Board approves $1,860 to send four members to the student union conference held by UBC AMS

At the Simon Fraser Student Society (SFSS) Board of Directors meeting on June 8, the Board carried the motion to send four Board members to the Student Union Development Summit (SUDS) 2018 held by UBC’s Alma Mater Society (AMS). $1,860 was approved to buy four tickets, with the possibility of sending two additional Board members to be discussed at a later date.

      According to SFSS president Jas Randhawa, who attended the conference the previous year, “the biggest value [of attending the conference is] networking with other student leaders.” Vice-president university relations Jackson Freedman mentioned that the previous year’s SUDS was where the SFSS was first exposed to Campus Vibe, which is the new platform the SFSS is now planning to implement for campus student groups.

     The Board members to be sent to the conference were also tasked with presenting a post-conference back to Board report detailing what they had learned.

 

Board discusses SFSS applying to obtain charitable status with CRA

The proposal for the SFSS to apply to obtain charitable status with Canada Revenue Agency (CRA) was brought forth by the Society’s Campaigns, Research, and Policy Coordinator Pierre Cassidy. “I think it’s a really neat way to start looking at alternative funding models and easing the burden on students,” said Cassidy.

     SFSS Chief Executive Officer Martin Wyant echoed Cassidy’s sentiments, stating that charity status will allow the Society to reach out the individual donor community to sponsor initiatives as well as access various grant funding that is provided nationwide to charitable organizations. “Many of the things [the SFSS does] are things that you would traditionally see in the charitable sector,” said Wyant, citing the food bank program as an example. According to Wyant, payment for that program currently requires significant contributions from students. 

     Wyant also spoke on how obtaining its own charitable status will allow the SFSS greater independence from SFU: “Right now, if there is anything in the charitable side we want to do, we have to run it through SFU. And they have to decide whether or not they’re going to allow us to do [it] because it’s their charitable status.” According to Wyant, in addition to avoiding the process of obtaining SFU approval, the SFSS will also be able to pursue donors that they may not currently be allowed to. “If [the university] see[s] that we are pursuing donors that they also would like to pursue, then they can [currently] say no,“ he said.

     The discussion culminated with an agreement for Cassidy to organize a formal application which will be brought back to Board for review at a later date.

 

Board discusses food security research proposal

The research, brought to Board by Cassidy, would be a collaboration between SFSS and SFU to review the SFSS’s food bank program and food insecurity on campus in general. “The cost of the program has been expanding significantly as more people have become aware and so it’s not very sustainable as it’s currently designed,” Cassidy said.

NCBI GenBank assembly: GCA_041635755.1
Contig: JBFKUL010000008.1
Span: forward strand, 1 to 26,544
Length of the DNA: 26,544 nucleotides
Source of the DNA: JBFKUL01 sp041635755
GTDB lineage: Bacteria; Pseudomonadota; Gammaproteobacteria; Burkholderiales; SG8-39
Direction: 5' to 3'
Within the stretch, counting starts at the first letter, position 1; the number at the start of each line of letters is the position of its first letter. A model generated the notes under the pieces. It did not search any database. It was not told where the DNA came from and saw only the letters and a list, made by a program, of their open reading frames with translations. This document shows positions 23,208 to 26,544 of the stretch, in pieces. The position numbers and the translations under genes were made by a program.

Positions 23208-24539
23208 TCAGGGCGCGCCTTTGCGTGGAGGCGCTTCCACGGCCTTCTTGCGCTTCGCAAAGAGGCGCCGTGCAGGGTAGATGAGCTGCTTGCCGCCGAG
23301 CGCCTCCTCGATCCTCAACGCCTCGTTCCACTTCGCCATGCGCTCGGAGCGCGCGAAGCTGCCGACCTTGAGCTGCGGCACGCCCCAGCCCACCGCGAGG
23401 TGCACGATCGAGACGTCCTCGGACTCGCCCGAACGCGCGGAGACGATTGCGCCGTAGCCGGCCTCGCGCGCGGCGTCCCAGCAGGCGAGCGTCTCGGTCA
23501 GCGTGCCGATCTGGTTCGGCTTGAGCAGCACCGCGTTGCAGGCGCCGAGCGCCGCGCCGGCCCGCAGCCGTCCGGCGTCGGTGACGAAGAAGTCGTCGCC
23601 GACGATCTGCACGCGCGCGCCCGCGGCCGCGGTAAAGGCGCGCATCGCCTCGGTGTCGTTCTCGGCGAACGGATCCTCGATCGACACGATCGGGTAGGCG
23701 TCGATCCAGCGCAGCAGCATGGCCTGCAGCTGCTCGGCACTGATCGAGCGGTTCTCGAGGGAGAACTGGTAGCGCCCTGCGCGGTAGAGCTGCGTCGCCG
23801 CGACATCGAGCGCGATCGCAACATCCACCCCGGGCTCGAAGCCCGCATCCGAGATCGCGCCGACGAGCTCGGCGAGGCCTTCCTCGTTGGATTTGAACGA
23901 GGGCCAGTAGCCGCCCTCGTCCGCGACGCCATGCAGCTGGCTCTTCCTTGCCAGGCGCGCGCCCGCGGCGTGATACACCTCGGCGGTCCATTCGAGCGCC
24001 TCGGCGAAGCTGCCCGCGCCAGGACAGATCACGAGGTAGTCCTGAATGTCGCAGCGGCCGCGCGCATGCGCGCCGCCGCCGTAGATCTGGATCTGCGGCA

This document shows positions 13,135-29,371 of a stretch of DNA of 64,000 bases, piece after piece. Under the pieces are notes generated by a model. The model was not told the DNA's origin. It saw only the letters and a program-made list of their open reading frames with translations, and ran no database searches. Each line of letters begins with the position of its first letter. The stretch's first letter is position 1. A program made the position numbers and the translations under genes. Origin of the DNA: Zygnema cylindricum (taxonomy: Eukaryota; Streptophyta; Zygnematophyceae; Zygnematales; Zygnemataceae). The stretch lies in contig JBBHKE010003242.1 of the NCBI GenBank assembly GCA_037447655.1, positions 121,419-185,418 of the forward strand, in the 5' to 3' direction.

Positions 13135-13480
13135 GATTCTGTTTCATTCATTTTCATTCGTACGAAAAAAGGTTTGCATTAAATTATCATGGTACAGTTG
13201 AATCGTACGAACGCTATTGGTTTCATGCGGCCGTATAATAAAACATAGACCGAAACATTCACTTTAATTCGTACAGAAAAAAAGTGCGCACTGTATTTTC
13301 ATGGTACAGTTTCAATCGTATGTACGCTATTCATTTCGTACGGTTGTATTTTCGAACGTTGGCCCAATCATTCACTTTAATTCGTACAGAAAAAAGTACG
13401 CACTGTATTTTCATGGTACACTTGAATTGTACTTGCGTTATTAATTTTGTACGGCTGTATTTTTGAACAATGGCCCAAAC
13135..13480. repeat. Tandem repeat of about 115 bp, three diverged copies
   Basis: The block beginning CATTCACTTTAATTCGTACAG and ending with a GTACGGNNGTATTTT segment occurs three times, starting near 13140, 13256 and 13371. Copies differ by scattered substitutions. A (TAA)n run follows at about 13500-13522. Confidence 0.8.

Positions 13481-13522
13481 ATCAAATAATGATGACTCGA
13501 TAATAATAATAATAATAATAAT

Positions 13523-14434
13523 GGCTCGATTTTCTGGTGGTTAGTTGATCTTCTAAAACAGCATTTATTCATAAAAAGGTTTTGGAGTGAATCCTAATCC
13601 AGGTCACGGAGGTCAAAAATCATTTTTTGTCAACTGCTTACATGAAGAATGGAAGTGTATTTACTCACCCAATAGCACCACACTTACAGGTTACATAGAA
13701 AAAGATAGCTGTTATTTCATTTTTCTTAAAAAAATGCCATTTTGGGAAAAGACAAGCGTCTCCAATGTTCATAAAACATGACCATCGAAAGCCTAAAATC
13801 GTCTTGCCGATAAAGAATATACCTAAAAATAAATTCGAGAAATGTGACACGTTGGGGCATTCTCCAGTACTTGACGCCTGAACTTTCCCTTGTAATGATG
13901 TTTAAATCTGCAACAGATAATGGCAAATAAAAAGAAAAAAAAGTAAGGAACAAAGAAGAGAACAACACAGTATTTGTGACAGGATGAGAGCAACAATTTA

Wyant added that the research project would be beneficial in helping SFSS gain concrete data on what food insecurity looks like for SFU students: “We’ve heard anecdotal reports over the years that students are currently experiencing significant poverty conditions but we have no data that’s been collected and we need it.

    “We know that the university is expensive, that many students struggle. We believe that certain groups of students likely struggle more. [. . .] But I think we need to get a good handle on that part of it.”

    According to Wyant, the results of the report would be communicated back to Board in the form of recommendations with respect to how effective the current food bank program on campus is, and possible alternatives determined after looking into best practices implemented in other food bank services across Canada.  

    Vice-president student services Samer Rihani brought up the lack of screening in the current food bank program as an area of improvement that could be addressed through the final report. “This is an almost urgent issue [because] if there’s no screening process, we’re just going to be handing out food,” he said, adding that “we need to make sure that we are working towards setting up a system so that we know who’s using it and the people who are using it are the people who need it.”

 

Governance Committee reviews Board policies

The policy review was presented by vice-president university relations Jackson Freedman. “One of the main roles of the governance committee is to conduct an ongoing policy review of all of the Board policies we have to guide our action,” said Freedman, reporting that the Committee’s goal was to review five policies a month.

    For the first month, he reported that the Governance Committee had approved the policy review for the Global Mission Statement Mission and Values and the first four Ends Policies. “If you have any questions about [these policies] or want to know what they say, find me or go to sfss.ca and click on ‘SFSS Board policies,’” ended Freedman.